The thing is, the pickle suit had been a very stylin' outfit. The drill sergeants nearly all had the old all-cotton versions from the Sixties. These typically faded to a pale green and took starch like a Congressmen to a lobbyist's cashbag; they could be creased to razor sharpness and looked terrific. Our later, cotton-polyester, like nearly all polyester products from the Seventies, looked, well, like shit, especially if you threw in the moronic cap.

But that was just for the guys. Really, let's not even talk about what may have been the most horrible atrocity committed by the U.S. Army outside of My Lai; the female summer Class A uniform, otherwise known as the "Slimey Limey", a jaw-droppingly ugly "mint green polyester knit skirt and jacket uniform" that would have worked spectacularly as birth control device for Messalina or any of the other great horizontals of history. On a normal American woman it looked like leprous death, was universally despised, and was perhaps the only reason the gals looked forward to going into the AG-44 Army Greens.

But back to the issue of O.D.; in our fatigues we looked like GIs had since North Africa, we were living a great tradition and an honorable lineage so, being GIs, we all hated the pickle suit and longed after the cool camouflage uniforms that the Marines had.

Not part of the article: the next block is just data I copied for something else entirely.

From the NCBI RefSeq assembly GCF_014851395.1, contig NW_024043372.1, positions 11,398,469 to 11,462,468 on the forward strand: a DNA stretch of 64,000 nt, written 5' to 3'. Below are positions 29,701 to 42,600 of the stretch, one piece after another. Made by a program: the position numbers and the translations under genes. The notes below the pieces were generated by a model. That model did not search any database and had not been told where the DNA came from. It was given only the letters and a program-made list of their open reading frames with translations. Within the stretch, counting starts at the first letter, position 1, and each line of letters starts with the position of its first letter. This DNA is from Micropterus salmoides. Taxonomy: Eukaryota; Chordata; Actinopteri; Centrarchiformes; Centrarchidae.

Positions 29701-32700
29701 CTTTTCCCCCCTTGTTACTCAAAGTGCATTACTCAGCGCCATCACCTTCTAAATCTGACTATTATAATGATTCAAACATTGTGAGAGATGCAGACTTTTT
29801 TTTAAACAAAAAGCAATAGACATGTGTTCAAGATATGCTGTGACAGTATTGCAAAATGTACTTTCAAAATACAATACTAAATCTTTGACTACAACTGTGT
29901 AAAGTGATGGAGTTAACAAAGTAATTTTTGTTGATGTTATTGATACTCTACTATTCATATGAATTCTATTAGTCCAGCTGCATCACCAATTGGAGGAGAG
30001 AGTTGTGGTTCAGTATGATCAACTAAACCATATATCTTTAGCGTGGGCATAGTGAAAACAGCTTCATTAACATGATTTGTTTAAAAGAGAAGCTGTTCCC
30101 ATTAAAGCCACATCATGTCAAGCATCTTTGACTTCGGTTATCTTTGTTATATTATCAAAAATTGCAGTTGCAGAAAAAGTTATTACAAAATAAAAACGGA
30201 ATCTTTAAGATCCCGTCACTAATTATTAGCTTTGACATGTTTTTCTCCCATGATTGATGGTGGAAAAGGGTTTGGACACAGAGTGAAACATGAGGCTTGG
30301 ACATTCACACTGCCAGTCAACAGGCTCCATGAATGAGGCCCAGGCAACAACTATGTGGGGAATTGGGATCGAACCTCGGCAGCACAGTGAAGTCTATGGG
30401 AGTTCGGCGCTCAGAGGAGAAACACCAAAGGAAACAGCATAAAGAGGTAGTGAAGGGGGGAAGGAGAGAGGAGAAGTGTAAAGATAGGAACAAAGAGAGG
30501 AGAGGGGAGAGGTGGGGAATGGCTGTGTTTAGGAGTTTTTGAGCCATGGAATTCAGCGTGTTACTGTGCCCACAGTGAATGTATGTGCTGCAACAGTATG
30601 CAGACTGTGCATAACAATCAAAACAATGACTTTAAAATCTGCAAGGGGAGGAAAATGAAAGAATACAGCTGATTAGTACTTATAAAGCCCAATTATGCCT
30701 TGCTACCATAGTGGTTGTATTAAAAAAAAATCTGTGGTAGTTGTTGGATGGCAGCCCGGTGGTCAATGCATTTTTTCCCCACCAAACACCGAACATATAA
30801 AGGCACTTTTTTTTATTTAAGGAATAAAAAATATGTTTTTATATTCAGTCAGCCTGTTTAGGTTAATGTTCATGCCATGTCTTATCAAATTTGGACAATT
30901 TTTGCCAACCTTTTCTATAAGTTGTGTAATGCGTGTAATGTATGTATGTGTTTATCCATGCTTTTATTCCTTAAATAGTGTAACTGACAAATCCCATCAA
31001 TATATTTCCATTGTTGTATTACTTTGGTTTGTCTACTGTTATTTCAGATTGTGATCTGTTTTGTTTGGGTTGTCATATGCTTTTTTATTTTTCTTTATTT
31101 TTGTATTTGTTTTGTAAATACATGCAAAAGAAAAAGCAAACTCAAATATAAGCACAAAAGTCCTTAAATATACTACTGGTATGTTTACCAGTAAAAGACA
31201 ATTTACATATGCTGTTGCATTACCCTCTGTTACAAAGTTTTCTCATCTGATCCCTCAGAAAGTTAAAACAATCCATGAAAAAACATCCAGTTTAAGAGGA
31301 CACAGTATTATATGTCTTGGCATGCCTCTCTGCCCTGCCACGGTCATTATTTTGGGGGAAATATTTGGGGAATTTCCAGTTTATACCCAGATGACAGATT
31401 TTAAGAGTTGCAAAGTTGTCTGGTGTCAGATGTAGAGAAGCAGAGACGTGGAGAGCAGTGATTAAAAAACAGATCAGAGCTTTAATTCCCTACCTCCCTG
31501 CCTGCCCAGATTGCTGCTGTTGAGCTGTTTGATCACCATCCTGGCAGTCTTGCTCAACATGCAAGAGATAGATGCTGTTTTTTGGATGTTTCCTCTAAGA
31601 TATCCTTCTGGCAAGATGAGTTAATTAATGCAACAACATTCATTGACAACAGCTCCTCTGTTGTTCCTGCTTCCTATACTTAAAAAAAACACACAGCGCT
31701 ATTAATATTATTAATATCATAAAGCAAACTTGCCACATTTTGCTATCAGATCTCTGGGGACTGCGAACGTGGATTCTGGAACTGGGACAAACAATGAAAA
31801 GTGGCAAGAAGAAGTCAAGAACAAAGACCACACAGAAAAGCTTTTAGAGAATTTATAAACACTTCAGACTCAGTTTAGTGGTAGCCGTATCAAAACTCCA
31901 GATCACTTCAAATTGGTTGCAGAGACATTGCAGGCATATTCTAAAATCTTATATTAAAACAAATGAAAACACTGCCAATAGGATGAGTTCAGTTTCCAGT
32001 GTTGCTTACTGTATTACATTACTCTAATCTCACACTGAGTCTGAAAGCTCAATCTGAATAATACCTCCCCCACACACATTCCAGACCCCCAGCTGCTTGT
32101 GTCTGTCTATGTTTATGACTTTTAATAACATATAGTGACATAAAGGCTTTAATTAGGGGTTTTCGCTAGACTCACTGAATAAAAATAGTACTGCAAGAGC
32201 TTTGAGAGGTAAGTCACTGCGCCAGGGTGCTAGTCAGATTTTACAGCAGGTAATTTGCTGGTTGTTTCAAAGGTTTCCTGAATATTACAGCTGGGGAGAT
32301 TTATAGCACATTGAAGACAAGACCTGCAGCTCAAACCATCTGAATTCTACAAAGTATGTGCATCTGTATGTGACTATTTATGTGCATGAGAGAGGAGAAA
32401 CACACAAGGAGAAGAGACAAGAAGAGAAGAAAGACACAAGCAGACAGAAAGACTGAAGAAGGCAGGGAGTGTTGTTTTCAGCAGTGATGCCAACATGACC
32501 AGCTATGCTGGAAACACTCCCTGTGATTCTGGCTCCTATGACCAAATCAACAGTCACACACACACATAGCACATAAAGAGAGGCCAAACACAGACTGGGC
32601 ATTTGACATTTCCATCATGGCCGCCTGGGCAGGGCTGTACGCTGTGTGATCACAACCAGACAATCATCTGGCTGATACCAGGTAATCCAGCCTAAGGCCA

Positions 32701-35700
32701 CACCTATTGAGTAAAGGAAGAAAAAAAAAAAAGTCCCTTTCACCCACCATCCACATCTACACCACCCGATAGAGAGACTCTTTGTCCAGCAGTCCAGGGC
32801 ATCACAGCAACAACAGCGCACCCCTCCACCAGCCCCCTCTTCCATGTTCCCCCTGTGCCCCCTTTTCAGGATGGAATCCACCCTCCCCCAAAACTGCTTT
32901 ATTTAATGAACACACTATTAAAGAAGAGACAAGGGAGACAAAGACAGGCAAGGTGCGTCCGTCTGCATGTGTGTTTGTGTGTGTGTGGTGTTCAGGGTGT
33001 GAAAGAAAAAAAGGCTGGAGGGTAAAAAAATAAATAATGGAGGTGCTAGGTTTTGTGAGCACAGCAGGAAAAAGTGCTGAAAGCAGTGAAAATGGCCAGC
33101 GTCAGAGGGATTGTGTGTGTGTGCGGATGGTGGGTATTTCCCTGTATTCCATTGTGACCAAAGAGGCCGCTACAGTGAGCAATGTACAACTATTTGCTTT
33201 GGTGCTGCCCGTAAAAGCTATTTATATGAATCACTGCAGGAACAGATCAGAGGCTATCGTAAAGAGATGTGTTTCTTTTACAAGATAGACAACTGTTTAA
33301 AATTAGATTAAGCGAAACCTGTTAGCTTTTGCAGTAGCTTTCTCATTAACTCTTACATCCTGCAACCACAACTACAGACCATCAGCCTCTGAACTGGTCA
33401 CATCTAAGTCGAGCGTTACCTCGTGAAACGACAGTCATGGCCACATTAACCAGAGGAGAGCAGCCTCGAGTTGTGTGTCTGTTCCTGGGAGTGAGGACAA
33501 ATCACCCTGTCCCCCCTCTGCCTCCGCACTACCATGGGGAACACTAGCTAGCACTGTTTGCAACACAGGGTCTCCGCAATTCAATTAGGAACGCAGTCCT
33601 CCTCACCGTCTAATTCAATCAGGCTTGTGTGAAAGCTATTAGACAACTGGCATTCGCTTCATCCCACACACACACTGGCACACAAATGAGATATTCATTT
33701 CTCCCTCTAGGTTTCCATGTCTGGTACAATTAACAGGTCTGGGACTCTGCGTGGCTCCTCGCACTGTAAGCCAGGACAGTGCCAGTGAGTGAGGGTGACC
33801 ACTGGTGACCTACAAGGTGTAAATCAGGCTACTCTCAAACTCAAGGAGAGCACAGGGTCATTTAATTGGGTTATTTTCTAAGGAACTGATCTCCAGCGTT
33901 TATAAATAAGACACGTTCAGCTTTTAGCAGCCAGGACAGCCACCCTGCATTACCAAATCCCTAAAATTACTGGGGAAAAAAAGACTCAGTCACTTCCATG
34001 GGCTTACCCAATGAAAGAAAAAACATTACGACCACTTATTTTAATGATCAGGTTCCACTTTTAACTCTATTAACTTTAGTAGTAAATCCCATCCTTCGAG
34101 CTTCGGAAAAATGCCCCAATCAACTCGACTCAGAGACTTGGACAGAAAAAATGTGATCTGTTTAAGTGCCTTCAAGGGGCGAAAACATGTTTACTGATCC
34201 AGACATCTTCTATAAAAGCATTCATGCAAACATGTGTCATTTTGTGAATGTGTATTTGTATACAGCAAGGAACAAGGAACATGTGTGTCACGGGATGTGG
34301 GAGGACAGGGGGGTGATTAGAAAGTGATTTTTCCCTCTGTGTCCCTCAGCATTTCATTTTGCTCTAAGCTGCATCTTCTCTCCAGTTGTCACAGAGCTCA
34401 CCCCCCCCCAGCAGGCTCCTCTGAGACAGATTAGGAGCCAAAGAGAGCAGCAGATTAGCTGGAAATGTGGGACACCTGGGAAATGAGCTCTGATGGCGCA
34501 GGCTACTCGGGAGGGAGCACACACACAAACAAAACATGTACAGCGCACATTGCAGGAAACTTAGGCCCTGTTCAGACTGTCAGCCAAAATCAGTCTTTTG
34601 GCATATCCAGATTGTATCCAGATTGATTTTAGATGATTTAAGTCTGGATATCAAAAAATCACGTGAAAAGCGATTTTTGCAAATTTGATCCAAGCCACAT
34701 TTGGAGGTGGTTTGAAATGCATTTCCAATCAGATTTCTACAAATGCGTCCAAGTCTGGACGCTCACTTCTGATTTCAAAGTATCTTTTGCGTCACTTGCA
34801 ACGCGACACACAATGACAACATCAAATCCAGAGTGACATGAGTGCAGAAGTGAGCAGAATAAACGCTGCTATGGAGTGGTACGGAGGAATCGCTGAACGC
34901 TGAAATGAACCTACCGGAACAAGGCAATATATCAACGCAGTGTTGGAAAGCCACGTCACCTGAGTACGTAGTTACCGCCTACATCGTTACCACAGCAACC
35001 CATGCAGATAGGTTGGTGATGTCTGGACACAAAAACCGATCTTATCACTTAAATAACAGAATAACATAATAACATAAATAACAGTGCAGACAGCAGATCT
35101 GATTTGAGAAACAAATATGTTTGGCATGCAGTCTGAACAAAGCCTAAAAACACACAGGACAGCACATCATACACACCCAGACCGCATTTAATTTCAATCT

Had we known that the BDU was going to be that uniform, well...I'll leave that for another day.

The one other big difference in my BCT was a less permanent one. We had a "mixed" company, men and women together.

This was all part of the post-Vietnam VOLAR experiment and one that wrapped up soon thereafter. I have no idea which genius thought that the ladies from 1st "Fox" Platoon would live as chaste and stainless as the Sisters of Charity right upstairs from 2nd "Flame" and 3rd "Herd" where the lusty lads were bunked, but the fireguards on the landings were meeting cute every night, and I was told later that the unoccupied cadre rooms down at the end of the 1st Platoon floor were like a Fellini movie from midnight to first call.

But I never got in on all this hearty wooing; I was first a squad leader, then the platoon guide (trainee platoon sergeant) and was excused duty keeping the watches of the night and all that healthy young American soldier girl lovin'. All I remember it got me in return was the headaches of nannying forty other ignorant young people and Private Skrodinsky, the platoon's living Polack joke.